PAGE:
The Milky Way is curving at the edges

Milky Way curves at the edges

New research has shown that the shape of the Milky Way is far from an elegant disk shape. This disk is not stable or flat and the farther away from its center, the more distorted and twisted it becomes.

From a distance, our galaxy would look like a thin disk of stars, ktore once in several hundred millionoin years orbit the central region of the. This massive central area, along with hundreds of billionoin stars and with a huge amount of dark matter, provides gravitational „glue”, to hold it all together.

But the farther away from the galactic center, the gravitational pull weakens. In the Milky Way’s distant outer disk, the hydrogen atoms that make up most of the galaxy’s gaseous disk are no longer confined to a thin plane, but give the disk an S-like appearance.

Often a poreowe lump the Milky Way in with our neighbor, Andromeda. Andromeda is probably larger than our galaxy, but in fact both are quite large, both are spiral galaxies and both are of similar age.

Because we live in the Milky Way, we cannot actually observe its full shape. But given what we know about galaxies in the ogole, one can venture to say that the Milky Way probably looks a bit like Andromeda, with nice orderly spiral arms. However, this is not quite the case.

Astrophysicists from Macquarie University in Australia and the Chinese Academy of Sciences have discovered that the farther away from the galactic center, the Milky Way is more warped and twisted. Its plane is not a straight line. The results of a study confirming this have been published on „Nature Astronomy”.

To such conclusionsow scientistsow prompted new measurements of the distance to stars in the outer regions of the galaxy – The so-called. Cepheidsow. Classical cepheids are young stars thatore are four to 20 times larger than our Sun and up to 100,000. times brighter. Such large masses of these objectsoin suggest that these stars live quickly and die young – sometimes only at the age of a few millionoin years. Their distinctive feature is that they pulsate at a precise frequency, which is observed as changes in their brightness. This allows astronomers to calculate their size and reasonably accurate distances to these stars.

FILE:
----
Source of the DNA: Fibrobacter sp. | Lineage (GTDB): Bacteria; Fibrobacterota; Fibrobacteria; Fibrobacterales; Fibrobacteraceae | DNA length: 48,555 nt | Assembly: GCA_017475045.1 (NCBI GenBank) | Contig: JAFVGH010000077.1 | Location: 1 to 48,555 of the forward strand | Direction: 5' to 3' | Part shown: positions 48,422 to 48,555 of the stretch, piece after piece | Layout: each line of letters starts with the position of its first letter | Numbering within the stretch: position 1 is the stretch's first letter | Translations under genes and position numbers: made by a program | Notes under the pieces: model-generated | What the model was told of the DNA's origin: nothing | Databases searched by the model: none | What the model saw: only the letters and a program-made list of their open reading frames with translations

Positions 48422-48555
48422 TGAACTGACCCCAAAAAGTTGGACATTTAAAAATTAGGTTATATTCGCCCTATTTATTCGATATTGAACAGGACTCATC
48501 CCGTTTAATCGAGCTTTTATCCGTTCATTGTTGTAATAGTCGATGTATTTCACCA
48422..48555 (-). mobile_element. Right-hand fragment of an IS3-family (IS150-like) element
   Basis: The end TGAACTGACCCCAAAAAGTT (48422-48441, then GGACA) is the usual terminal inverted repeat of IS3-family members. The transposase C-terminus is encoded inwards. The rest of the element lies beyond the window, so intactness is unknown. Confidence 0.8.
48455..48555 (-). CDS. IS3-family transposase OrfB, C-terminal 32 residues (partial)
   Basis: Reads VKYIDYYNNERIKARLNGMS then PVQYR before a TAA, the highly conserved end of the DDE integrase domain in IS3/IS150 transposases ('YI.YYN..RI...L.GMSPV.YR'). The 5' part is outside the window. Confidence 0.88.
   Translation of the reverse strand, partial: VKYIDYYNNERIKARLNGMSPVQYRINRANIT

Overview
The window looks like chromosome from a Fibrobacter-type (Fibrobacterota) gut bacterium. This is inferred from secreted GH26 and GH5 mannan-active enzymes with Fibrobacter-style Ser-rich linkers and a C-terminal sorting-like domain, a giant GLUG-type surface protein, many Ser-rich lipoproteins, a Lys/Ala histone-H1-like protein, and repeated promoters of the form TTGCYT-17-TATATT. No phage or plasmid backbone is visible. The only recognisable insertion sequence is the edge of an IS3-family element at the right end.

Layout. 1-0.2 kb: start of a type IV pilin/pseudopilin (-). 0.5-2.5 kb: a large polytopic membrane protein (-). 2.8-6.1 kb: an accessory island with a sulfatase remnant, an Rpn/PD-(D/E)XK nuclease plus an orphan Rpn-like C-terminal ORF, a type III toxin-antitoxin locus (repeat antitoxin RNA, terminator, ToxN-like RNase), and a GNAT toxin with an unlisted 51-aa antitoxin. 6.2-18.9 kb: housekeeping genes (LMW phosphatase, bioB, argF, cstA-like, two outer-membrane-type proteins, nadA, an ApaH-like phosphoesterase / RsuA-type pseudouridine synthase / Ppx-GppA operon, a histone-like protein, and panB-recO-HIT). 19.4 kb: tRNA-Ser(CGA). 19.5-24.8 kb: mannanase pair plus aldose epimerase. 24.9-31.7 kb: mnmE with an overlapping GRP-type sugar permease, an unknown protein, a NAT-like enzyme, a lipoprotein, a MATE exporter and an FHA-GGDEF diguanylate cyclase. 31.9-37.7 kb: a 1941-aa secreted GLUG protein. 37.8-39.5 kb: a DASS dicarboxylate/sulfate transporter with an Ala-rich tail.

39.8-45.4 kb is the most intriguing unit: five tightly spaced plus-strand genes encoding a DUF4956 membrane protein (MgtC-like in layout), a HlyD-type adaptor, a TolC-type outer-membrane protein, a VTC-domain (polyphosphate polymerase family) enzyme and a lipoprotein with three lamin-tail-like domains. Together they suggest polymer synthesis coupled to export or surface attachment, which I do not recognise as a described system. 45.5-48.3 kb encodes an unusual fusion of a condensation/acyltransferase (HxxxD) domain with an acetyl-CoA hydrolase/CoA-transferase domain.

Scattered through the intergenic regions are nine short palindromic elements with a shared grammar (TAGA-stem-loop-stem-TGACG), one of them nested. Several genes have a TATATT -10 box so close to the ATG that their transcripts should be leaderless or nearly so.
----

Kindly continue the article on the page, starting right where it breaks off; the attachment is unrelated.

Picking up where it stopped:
– It is difficult to determine the distance from the Sun to the Milky Way’s outer gas disk without having a clear idea of what the disk actually looks like – said Dr. Chen Xiaodian of the Chinese Academy of Sciences, head of theowny author of the publication. – We recently published a new catalog of well-known variable stars known as classical cepheids, for which theorych can be determined distances with an accuracy of 3 to 5 percent. – added.

This database allowed the team to develop the first, accurate, trojdimensional image of the Milky Way including distant outer regions.

Distribution of classical cepheids in the warped disk of the Milky Way. Photo. Chen Xiaodian

– To our surprise, we discovered that our trojdimensional collection of 1339 Cepheids and the Milky Way’s gas disk are very close to each other. This gives new insights into the formation process of our galaxy, explained Prof. Richard de Grijs of Macquarie University in Sydney, Australia, cooarticle author. – What’s more, we have discovered that in the outer regions of the Milky Way, the disk of stars resembling the letter S is warped in an increasingly twisted spiral pattern – added.

The researchers’ conclusions appear to confirm earlier observations of more than a dozen other galaxies, whichore roalso showed similarly twisted spiral patterns. – Combining our results with other observations, we concluded that the distorted spiral shape of the Milky Way is most likely caused by the rotational interaction of the massive inner disk of the galaxy, said Dr. Liu Chao, coohe author of the publication.

– The disk precession seems to suggest that the massive inner disk of the Milky Way mohead force the outer disk to follow its rotation, but the rotation of the outer disk lags behind – this causes torsion – explained de Grijs.

SourceoSource: Chinese Academy of Science, EurekAlert!, photo. Chen Xiaodian


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